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Chapter 6

Chang i ng t h e
C onve rs at i on
Considering Quality in Music Education
Qualitative Research

mitchell robinson

The validity of experimental methods and quantitative measurement,


appropriately used, was never in doubt. Now, qualitative methods have
ascended to a level of parallel respectability. That ascendance was not
without struggle and sometimes acrimonious debate and, to be sure, there
are still backwaters where the debate lingers, but among serious method-
ologists and practitioners, the debate is, for all practical purposes, over.”
(Patton, 2002, 265)

The establishment of criteria for quality in qualitative research in music education


has existed as a problematic issue within our profession for many years. The range of
opinions and beliefs concerning “goodness” criteria for qualitative research is vast, and
encompasses multiple belief systems, paradigm orientations, and research stances.
The purpose of this chapter is to briefly review the conversation in our profession with
respect to establishing and modifying evaluative criteria in qualitative research over the
past several decades, to provide alternative approaches to considering issues of evalu-
ation in qualitative inquiry in music education, and to extend the conversation as we
consider our future as a research community.

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6.1  Reviewing the Conversation

As in our sister discipline of general education, scholars in music education have


approached the issue of evaluative criteria when conducting qualitative research in mul-
tiple ways. The choice of what terms to use when discussing evaluative criteria reveals
much about our professional conversation when it comes to these matters.

6.1.1 Words Matter
The words we use to describe our actions and intentions as researchers are powerful
tools. These words do more than provide information about content and structure; they
offer clues as to our beliefs about the profession, our research, and our view of the world.
The conversation regarding qualitative inquiry—and among inquirers—in music edu-
cation is characterized by fascinating literary turns and plot twists along the way, denot-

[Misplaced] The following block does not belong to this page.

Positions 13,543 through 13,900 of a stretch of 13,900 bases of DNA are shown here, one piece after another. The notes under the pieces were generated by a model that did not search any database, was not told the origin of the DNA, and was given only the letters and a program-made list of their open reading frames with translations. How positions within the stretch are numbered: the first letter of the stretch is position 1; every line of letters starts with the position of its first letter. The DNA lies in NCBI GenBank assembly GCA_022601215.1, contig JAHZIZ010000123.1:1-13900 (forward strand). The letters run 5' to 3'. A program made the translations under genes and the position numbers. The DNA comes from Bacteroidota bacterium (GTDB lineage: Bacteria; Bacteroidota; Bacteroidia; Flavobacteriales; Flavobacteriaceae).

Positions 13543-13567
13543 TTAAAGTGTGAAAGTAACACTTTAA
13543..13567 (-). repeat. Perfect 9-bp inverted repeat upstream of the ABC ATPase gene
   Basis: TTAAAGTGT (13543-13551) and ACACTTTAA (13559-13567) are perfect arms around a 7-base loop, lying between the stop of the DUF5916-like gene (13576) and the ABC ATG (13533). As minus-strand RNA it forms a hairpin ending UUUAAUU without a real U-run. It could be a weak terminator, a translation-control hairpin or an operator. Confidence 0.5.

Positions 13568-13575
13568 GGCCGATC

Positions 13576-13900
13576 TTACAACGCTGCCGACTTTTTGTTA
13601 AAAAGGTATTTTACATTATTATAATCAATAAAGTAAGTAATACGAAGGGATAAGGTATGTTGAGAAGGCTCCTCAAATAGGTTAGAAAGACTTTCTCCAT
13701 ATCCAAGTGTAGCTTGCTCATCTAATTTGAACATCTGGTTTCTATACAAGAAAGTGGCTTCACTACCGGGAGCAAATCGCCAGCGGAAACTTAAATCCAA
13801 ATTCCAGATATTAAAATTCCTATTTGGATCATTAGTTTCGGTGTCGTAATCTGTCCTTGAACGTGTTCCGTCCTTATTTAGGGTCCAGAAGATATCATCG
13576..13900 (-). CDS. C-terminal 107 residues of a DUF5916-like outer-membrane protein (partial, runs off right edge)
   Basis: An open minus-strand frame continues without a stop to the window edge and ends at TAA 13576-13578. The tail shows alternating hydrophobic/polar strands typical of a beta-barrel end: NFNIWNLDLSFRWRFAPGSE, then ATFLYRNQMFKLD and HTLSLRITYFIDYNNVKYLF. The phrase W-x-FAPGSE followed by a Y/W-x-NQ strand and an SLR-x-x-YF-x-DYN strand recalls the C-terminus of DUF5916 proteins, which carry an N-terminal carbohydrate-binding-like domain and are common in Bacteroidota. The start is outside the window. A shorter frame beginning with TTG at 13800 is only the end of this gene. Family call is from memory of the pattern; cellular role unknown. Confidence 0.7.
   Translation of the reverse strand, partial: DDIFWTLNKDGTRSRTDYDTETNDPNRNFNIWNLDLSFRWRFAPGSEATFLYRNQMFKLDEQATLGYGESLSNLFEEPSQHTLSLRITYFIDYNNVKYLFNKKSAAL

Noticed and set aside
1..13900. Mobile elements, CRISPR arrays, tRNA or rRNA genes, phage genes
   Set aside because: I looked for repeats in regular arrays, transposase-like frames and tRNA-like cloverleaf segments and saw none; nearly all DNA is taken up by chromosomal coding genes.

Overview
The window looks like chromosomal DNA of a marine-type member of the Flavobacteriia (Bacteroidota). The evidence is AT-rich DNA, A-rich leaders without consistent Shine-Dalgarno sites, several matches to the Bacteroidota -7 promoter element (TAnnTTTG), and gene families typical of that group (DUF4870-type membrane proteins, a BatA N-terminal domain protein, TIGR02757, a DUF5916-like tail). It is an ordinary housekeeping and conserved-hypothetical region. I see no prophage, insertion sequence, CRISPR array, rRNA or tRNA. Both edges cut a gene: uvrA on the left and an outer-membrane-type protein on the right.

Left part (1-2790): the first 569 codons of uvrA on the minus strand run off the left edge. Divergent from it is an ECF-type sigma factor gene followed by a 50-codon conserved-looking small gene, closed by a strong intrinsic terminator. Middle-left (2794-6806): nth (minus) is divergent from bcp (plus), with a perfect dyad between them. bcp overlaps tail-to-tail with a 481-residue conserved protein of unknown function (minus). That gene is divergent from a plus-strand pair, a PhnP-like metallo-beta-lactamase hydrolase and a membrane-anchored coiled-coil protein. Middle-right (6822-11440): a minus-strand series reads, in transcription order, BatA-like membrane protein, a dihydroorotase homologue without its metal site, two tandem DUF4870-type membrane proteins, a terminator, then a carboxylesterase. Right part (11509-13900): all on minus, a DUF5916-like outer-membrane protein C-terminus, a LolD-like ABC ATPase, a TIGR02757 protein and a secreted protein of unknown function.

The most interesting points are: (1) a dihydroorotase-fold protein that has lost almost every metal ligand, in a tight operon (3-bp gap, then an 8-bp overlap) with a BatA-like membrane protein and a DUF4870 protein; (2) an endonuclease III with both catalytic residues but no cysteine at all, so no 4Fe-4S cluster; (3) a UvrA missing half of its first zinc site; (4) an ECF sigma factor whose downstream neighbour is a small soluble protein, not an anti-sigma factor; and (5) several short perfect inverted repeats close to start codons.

ing our growth as scholars, and perhaps our self-esteem as a scholarly community.
The earliest examples of qualitative publications in music education professional
journals are characterized by a notable brevity of methodological description. For exam-
ple, a 1981 case study of a chromesthetic by Haack and Radocy (86–87) in the Journal
of Research in Music Education includes only the following methodological informa-
tion: “four interviews and testing sessions (were) conducted during the period 1974–79.
Consistency of response to identical stimuli throughout the period was sought and doc-
umented as a means of internal validity. This was accomplished by means of structured
interviews and testing sessions wherein responses were recorded via audio tape and data
assessment forms for comparative analyses over time.”
Other early examples of qualitative work in music education scholarship are charac-
terized by the use of quantitative evaluative terminology, such as validity, reliability, and
generalizability. Reviewers and readers were comfortable with these terms, understood
their meaning from their own experiences and knowledge base, and were able to apply
them to what was a new and sometimes confusing approach to research. Authors of this
period may have felt that using these terms was part of the “game” of doing publishable
research, or may have learned these terms in their own research classes as graduate stu-
dents. The following plaintive passage from the general education literature in an arti-
cle by Finlay is especially pertinent, and expresses the ambivalence of many qualitative
music education scholars regarding this issue:

I sometimes worry that our preoccupation with evaluation criteria simply reflects
our insecurities about the scientific status of our work as qualitative researchers.
Does the mission to find and use appropriate criteria pander to the positivists? Aren’t
we just playing their game? Can’t we be valued on our own terms? But then I see the